Review: Hamlet, Leeds Playhouse, until March 30. Box office: 0113 213 7700 or at

AMY Leach, the Leeds Playhouse associate director, first paired Tessa Parr and Dan Parr as the star-cross'd lovers in her hot and bothered inner-city Romeo And Juliet in March 2017.

Two years later, the pair of Parrs are part of the Playhouse Pop-Up theatre ensemble company, and if you were asked to predict their roles in Hamlet it would have been Dan as the student prince and Tessa as Ophelia, but having an ensemble allows for more adventurous possibilities.

In Leach's words, "It’s a magnificent play exploring a nation that has become rotten, and feels hugely resonant in our current turbulent political times. It’s a story exploring the identity and emotional journey of a young person with unspeakable burdens placed on their shoulders, and I’m really excited that in our production this will be a young woman."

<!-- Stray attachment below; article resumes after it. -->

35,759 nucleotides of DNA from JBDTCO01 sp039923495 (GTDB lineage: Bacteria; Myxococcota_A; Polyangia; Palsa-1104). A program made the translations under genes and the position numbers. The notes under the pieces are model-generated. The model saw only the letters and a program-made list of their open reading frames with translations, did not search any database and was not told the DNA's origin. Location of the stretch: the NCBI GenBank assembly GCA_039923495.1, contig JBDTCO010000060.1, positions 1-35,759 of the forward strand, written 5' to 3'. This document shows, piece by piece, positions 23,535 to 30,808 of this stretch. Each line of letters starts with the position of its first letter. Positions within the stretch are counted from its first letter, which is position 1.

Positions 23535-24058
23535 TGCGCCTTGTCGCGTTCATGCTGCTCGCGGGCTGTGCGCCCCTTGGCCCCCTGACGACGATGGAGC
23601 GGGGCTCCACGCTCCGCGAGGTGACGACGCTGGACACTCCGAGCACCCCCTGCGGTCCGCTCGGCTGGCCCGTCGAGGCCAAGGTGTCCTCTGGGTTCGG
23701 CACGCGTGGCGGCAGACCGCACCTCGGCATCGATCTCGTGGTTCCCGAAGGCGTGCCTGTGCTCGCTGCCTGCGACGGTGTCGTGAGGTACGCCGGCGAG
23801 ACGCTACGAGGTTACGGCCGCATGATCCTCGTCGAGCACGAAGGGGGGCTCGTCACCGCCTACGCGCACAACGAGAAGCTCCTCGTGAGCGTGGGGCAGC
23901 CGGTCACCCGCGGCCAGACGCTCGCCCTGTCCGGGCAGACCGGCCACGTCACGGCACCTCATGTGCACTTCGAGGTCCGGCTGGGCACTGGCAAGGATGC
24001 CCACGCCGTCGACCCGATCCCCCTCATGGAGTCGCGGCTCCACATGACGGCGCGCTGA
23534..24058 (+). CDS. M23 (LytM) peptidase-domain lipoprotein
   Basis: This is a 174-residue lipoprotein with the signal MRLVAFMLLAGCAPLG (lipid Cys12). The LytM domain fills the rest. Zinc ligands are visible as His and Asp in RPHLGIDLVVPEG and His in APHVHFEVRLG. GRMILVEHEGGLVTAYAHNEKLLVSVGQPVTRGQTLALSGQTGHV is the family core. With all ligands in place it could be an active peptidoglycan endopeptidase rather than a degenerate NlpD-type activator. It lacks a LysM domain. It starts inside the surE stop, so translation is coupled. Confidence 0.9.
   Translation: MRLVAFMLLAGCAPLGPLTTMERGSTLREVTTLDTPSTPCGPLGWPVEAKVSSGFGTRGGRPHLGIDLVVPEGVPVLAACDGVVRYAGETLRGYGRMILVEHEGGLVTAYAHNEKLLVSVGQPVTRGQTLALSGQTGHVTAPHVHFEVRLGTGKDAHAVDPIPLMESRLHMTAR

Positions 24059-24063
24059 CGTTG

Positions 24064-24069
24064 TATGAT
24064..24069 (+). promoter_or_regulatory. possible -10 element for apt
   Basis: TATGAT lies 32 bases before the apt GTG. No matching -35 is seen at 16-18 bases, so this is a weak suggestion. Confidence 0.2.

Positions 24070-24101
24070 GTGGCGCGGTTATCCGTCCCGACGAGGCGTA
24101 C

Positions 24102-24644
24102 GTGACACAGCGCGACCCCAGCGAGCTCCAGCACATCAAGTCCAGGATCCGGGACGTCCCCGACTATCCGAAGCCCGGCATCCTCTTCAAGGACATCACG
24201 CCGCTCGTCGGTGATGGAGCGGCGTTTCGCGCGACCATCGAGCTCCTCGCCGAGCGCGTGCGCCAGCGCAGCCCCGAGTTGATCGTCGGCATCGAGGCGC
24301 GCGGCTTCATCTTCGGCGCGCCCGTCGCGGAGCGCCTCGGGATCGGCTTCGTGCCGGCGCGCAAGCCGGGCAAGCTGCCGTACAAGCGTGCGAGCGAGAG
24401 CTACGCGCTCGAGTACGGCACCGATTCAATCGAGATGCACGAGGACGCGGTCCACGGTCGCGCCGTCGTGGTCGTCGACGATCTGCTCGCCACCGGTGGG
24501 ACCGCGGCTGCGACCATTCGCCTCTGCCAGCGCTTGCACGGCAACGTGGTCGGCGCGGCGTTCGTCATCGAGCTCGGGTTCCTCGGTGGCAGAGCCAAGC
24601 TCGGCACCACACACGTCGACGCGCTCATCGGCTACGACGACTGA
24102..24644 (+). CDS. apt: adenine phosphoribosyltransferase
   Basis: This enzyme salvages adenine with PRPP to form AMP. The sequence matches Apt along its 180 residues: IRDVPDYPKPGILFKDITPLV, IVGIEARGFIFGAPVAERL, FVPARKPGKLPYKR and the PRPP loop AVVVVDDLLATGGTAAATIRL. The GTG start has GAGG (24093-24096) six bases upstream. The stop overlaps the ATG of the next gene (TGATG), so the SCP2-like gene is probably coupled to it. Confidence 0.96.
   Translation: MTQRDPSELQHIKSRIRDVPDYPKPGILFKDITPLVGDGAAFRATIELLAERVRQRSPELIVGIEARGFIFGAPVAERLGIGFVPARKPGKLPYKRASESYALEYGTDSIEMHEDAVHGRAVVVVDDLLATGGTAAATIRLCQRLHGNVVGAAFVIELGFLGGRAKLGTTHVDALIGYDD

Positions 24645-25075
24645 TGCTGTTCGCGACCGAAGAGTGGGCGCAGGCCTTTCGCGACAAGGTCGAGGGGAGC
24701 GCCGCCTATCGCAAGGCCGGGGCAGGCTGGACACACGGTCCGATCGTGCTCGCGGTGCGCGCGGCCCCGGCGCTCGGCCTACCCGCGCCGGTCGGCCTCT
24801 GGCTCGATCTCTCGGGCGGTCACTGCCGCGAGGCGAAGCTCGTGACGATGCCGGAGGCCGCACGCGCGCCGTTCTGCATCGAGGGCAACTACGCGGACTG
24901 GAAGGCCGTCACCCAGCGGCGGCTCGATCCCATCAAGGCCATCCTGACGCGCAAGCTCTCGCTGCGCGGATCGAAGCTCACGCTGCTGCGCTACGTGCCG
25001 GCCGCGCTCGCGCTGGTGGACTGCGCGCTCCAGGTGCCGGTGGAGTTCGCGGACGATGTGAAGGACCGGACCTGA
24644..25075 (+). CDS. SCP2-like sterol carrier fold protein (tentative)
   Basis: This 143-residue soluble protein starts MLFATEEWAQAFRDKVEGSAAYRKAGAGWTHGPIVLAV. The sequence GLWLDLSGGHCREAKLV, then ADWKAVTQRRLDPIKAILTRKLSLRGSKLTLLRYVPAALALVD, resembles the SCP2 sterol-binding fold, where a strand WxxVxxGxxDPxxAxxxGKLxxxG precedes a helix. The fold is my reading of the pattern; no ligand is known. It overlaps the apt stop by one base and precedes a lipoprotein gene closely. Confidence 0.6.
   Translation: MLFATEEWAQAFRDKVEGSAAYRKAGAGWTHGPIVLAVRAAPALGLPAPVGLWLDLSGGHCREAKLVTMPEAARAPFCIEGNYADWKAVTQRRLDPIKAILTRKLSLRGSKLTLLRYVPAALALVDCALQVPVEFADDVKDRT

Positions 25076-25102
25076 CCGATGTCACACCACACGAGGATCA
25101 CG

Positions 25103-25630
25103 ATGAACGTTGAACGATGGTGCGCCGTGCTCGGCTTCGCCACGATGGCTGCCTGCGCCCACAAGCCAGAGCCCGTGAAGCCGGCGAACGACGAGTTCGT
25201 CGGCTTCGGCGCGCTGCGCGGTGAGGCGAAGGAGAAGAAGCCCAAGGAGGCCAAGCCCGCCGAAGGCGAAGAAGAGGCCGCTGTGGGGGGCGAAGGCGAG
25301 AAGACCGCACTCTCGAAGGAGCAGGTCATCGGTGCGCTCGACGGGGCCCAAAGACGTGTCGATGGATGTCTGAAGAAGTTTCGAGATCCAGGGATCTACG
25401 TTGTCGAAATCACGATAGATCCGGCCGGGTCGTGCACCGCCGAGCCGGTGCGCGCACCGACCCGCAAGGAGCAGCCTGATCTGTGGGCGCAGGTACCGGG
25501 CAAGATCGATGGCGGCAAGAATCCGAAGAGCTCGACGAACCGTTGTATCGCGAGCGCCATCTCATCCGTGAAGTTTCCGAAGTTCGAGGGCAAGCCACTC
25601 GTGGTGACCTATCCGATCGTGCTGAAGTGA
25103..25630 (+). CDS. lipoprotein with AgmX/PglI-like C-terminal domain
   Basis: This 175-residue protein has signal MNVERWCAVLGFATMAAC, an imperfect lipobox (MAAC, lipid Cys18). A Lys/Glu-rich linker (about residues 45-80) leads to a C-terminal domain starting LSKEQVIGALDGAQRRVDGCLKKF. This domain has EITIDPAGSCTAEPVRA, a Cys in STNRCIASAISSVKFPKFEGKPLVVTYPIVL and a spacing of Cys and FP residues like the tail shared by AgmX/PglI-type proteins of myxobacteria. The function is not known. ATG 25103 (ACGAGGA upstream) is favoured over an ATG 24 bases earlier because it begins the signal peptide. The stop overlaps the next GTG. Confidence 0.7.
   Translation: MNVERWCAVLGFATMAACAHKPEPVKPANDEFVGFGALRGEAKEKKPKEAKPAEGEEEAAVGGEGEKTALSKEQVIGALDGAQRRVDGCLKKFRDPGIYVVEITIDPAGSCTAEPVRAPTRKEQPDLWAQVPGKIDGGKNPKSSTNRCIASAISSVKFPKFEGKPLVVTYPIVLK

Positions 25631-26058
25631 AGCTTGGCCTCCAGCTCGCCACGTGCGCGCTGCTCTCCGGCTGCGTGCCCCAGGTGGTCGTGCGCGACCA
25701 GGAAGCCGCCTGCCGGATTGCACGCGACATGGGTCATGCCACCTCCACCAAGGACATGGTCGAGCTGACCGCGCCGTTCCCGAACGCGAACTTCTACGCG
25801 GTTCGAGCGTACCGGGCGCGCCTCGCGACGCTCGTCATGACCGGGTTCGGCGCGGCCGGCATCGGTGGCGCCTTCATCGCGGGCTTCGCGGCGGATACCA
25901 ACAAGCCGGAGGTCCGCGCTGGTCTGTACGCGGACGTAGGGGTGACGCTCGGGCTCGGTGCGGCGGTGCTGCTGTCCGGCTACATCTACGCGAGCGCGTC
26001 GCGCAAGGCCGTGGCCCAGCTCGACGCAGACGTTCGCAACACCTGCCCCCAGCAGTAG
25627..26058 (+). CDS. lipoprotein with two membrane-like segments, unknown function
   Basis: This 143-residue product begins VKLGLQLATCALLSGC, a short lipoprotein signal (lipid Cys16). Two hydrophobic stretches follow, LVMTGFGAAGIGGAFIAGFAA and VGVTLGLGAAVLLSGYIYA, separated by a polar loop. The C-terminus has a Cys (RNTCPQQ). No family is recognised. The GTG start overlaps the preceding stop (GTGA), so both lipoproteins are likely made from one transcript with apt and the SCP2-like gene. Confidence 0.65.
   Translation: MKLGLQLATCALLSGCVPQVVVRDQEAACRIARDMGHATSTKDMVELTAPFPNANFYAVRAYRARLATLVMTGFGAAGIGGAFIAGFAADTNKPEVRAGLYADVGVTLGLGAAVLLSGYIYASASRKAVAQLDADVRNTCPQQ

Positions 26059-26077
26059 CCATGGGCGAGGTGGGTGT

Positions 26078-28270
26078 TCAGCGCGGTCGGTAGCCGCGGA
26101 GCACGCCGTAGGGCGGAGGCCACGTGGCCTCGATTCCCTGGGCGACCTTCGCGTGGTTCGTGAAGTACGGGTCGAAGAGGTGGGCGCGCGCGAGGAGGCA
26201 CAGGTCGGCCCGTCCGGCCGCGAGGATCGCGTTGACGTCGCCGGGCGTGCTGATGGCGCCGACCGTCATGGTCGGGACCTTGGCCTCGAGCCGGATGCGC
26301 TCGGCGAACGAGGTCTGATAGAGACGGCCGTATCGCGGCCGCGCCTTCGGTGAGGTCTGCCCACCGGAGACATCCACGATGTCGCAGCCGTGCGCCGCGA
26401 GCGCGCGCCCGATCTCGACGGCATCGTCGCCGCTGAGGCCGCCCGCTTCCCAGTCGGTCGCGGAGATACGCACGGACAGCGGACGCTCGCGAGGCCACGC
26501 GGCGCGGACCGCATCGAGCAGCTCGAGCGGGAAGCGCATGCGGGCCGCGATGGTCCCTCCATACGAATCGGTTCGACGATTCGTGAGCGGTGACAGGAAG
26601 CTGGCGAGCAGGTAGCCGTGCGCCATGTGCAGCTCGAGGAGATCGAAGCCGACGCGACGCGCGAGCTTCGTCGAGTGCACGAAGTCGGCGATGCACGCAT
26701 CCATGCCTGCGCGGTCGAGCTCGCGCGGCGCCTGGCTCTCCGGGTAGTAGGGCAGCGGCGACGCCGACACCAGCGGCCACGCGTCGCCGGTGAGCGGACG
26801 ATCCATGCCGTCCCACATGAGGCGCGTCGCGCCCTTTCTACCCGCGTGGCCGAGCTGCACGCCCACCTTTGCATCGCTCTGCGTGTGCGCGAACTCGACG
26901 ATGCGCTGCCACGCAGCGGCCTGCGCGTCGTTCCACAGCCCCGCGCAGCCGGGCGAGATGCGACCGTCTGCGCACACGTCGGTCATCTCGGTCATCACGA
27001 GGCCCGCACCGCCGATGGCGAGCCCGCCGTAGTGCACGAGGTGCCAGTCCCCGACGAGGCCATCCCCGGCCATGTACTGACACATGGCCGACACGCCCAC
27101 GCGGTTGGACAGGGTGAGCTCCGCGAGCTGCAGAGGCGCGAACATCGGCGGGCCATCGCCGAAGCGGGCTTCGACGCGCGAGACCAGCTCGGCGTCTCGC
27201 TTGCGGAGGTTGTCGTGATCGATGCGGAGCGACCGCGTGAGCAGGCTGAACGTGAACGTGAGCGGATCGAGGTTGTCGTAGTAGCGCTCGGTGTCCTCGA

Tessa is Princess Hamlet (not Hamlette); Dan is Laertes, so still poison will play a part in their deaths (as in Romeo And Juliet). This is a stark, modern-dressed Hamlet, played out against a wall of wilting flowers and candles and a dark, sinister backdrop in Hayley Grindle's design, and conducted at a revenge thriller's pace more associated with Romeo And Juliet, where there almost isn't time to think "To be or not to be?".

That is not the central question here, however. Instead, after Maxine Peake's androgynous Himlet/Herlet in 2014, what do Leach and Tessa Parr make of the anguished Dane? Here, Hamlet is a total conversion to female, as established in a newly added silent prologue.

For those who fear it might be nothing more than a Shamlet, Parr revels in the chance to take on a range of characteristics and behaviour not usually found in conventional female roles, and after a somewhat monotone start, she delivers on the promise of her Juliet with a compelling performance.